4 Ways Medical Malpractice Could Affect Workers Compensation
Republished with permission from ReduceYourWorkersComp.com
Every adjuster who has been handling workers compensation for a while has heard a disgruntled employee say, “I am going to sue that doctor.” As Americans have some of the best medical care in the world, a lot of people expect their doctor to make their pain go away and their injury heal without any residual. Often that is not the case. Even the best doctor will not alleviate all medical conditions.
An employee's failure to recover to pre-injury physical condition is not medical malpractice. For medical malpractice to exist, there must be some degree of professional negligence. Other than the physicians, there can be medical malpractice by hospitals, therapists, dentists, nurses, chiropractors, and other medical providers. (WCxKit)
Four qualifications to designate medical malpractice that could impact a workers compensation claim:
1.The doctor, hospital, or other medical provider is assigned to provide the medical care requested.
2.The doctor, hospital, or other medical provider has failed to provide the medical care at the same level of medical expertise that another medical provider in the same medical specialty would have provided.
3.Failure to provide the expected medical care resulted in an injury to the employee.
4.Failure to provide the medical care at the appropriate level resulted in damages (if there are no financial damages the employee will be unable to find a lawyer to pursue the claim).
In those instances where a surgeon performs a laminectomy that fails, or the employee develops reflex sympathetic dystrophy or fibromyalgia, it does not mean there is medical malpractice. It usually means the employees physical condition was not sufficient to withstand the stress the surgical procedure caused his body.
However, in the rare cases when a medical provider gave inferior medical service, the employee is right to obtain an attorney to pursue a medical malpractice claim. Unfortunately, the attorney will usually talk the employee into allowing the attorney to also represent them in their workers' compensation claim.
When the attorney for the employee starts pursuing a medical malpractice claim in conjunction with the workers' compensation claim, it is absolutely essential that the adjuster and nurse case manager work closely with a utilization review specialist. The reason for this is to keep the medical care for the workers' compensation claim, and the cost associated with it, separate from the cost of the medical care needed to correct the alleged medical malpractice. The reason to do this is to document what can be recovered through subrogation. If the adjuster does not carefully document the additional cost due to the medical malpractice, the workers compensation insurer can get shut out of any financial recovery from the professional liability insurer when the medical malpractice claim is settled.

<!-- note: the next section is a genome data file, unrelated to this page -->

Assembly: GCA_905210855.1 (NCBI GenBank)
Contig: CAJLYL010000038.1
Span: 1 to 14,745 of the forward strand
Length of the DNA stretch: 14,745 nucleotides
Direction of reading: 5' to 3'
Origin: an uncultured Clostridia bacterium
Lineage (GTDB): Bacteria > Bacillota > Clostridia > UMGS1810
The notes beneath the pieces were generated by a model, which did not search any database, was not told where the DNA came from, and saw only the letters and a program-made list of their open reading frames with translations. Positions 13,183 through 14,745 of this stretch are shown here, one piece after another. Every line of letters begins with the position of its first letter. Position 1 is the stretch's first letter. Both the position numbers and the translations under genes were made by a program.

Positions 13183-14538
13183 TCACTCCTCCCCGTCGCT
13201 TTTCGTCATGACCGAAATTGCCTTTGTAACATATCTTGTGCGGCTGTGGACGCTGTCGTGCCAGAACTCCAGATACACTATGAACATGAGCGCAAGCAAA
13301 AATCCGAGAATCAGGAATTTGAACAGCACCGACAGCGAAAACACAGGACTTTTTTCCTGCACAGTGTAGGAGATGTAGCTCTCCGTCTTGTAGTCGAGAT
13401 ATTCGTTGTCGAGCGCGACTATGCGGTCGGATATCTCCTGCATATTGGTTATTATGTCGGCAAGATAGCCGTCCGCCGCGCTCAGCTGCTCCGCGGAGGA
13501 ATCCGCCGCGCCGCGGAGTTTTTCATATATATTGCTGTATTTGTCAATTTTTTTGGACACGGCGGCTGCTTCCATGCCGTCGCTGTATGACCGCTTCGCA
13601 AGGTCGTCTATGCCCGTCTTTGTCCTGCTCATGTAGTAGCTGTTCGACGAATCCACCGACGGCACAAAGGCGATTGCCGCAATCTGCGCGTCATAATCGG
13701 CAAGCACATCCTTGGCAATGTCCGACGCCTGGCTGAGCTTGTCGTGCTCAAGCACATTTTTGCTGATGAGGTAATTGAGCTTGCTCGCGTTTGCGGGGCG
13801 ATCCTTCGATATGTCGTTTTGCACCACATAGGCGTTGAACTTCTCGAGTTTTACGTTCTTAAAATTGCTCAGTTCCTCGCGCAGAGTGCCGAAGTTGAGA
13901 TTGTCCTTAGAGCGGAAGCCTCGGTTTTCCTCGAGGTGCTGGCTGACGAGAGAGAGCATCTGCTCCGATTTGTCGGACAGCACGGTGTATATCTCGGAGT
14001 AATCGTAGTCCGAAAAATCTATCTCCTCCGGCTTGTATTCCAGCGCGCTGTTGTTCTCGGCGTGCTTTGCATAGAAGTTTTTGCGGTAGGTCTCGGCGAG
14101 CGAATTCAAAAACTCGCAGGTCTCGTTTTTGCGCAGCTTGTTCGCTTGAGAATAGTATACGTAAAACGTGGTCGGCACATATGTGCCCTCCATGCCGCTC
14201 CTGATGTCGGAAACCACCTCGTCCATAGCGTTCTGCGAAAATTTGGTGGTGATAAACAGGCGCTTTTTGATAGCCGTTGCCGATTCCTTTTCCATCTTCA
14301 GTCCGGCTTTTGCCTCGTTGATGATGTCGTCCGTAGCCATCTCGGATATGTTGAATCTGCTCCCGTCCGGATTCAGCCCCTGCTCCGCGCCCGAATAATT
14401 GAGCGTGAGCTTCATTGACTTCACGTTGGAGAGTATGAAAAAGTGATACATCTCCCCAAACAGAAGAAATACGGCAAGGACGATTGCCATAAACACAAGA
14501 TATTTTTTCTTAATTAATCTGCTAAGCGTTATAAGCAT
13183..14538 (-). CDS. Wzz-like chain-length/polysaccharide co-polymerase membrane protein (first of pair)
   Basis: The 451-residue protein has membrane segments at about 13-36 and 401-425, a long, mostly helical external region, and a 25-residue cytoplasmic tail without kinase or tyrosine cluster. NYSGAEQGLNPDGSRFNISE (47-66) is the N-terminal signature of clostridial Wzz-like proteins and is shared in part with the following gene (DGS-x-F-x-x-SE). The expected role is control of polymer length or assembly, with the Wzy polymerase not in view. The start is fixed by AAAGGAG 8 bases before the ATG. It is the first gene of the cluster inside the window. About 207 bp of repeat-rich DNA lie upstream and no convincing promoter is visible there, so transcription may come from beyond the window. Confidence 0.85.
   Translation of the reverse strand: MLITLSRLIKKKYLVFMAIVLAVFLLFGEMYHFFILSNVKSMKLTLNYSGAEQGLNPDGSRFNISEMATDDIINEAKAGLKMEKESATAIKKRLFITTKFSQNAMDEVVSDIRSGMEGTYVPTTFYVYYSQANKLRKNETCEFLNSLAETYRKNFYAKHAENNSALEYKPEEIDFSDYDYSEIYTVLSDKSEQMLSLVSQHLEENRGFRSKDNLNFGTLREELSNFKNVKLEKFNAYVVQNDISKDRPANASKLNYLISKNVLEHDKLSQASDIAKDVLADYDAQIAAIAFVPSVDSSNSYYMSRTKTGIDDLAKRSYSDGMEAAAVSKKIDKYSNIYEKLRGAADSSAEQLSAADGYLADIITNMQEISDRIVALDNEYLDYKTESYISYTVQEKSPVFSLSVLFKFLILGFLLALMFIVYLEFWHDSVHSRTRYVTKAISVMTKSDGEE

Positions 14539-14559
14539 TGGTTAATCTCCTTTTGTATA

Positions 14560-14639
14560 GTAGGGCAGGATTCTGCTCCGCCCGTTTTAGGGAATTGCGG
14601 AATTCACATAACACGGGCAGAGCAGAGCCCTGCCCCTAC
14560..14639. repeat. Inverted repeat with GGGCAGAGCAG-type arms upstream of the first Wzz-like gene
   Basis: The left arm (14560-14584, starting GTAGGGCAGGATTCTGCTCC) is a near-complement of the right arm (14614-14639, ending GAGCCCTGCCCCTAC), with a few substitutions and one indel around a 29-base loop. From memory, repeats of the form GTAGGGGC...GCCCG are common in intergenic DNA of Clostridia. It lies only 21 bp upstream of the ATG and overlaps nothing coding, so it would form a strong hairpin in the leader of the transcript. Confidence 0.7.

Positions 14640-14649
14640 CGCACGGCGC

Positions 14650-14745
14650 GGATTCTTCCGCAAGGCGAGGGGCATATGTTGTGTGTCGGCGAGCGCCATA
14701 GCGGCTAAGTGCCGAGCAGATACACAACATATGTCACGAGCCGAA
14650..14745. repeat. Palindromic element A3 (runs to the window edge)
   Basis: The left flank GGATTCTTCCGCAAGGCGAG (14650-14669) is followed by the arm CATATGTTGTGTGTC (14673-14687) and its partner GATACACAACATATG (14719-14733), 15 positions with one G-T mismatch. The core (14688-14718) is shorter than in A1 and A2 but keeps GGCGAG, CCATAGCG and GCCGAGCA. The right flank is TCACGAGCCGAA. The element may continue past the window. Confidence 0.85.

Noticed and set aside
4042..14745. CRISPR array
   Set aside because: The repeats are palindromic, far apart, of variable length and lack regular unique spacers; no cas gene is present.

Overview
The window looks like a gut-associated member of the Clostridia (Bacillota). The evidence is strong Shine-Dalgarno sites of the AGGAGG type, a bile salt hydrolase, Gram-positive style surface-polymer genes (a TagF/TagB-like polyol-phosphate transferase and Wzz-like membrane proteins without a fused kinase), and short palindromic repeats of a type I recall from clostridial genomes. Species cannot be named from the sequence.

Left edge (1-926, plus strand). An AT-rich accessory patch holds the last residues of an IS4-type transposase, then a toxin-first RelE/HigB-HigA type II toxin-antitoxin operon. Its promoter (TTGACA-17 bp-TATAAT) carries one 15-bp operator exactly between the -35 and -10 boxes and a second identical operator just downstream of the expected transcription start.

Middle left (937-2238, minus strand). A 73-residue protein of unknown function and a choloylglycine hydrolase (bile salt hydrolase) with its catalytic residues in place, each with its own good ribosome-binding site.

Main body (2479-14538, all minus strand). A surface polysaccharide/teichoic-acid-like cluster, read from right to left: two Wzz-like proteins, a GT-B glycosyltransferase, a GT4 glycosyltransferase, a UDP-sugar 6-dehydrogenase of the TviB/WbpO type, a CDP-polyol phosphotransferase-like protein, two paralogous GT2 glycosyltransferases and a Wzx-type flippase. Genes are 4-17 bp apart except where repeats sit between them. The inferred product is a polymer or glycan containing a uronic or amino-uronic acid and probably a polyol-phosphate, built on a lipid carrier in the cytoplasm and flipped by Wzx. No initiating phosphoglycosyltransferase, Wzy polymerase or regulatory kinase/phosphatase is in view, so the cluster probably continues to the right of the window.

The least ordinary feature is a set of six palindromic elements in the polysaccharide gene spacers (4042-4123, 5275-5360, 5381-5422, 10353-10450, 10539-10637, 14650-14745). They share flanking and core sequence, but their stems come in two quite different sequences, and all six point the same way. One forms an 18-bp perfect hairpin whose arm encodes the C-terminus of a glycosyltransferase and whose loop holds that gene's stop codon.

All stateswill compel the workers compensation insurer to pick up the cost of additional medical care needed due to a failed effort to medically treat an injury. The workers compensation board or industrial commission will not get involved in the question of medical malpractice.
Because damages an injured employee can recover from a medical malpractice will greatly exceed the potential recovery for the workers compensation claim, the attorney handling a medical malpractice claim will generally spend most of her time and attention on the medical malpractice claim. However, to maintain the value of the medical malpractice claim, the attorney will delay the settlement of the workers compensation claim for as long as possible. This has a negative impact on the workers compensation claim as the longer the claim stays open, the more it will cost.(WCxKit)
If you hear an employee threatening to sue the doctor over “medical malpractice,” suggest to the adjuster and to the employee the need for another doctor to evaluate the employee. When the second doctor evaluates the employee's medical condition, in 99 percent of the cases they will find the first doctor acted with appropriate medical care.
Author Rebecca Shafer, JD, President of Amaxx Risks Solutions, Inc. is a national expert in the field of workers compensation. She is a writer, speaker, and website publisher. Her expertise is working with employers to reduce workers compensation costs, and her clients include airlines, healthcare, printing, publishing, pharmaceuticals, retail, hospitality, and manufacturing. See www.LowerWC.com for more information. Contact: RShafer@ReduceYourWorkersComp.com.
Disclaimer: WorkersCompensation.com publishes independently generated writings from a variety of workers' compensation industry stakeholders. The opinions expressed are solely those of the author and do not necessarily reflect those of WorkersCompensation.com.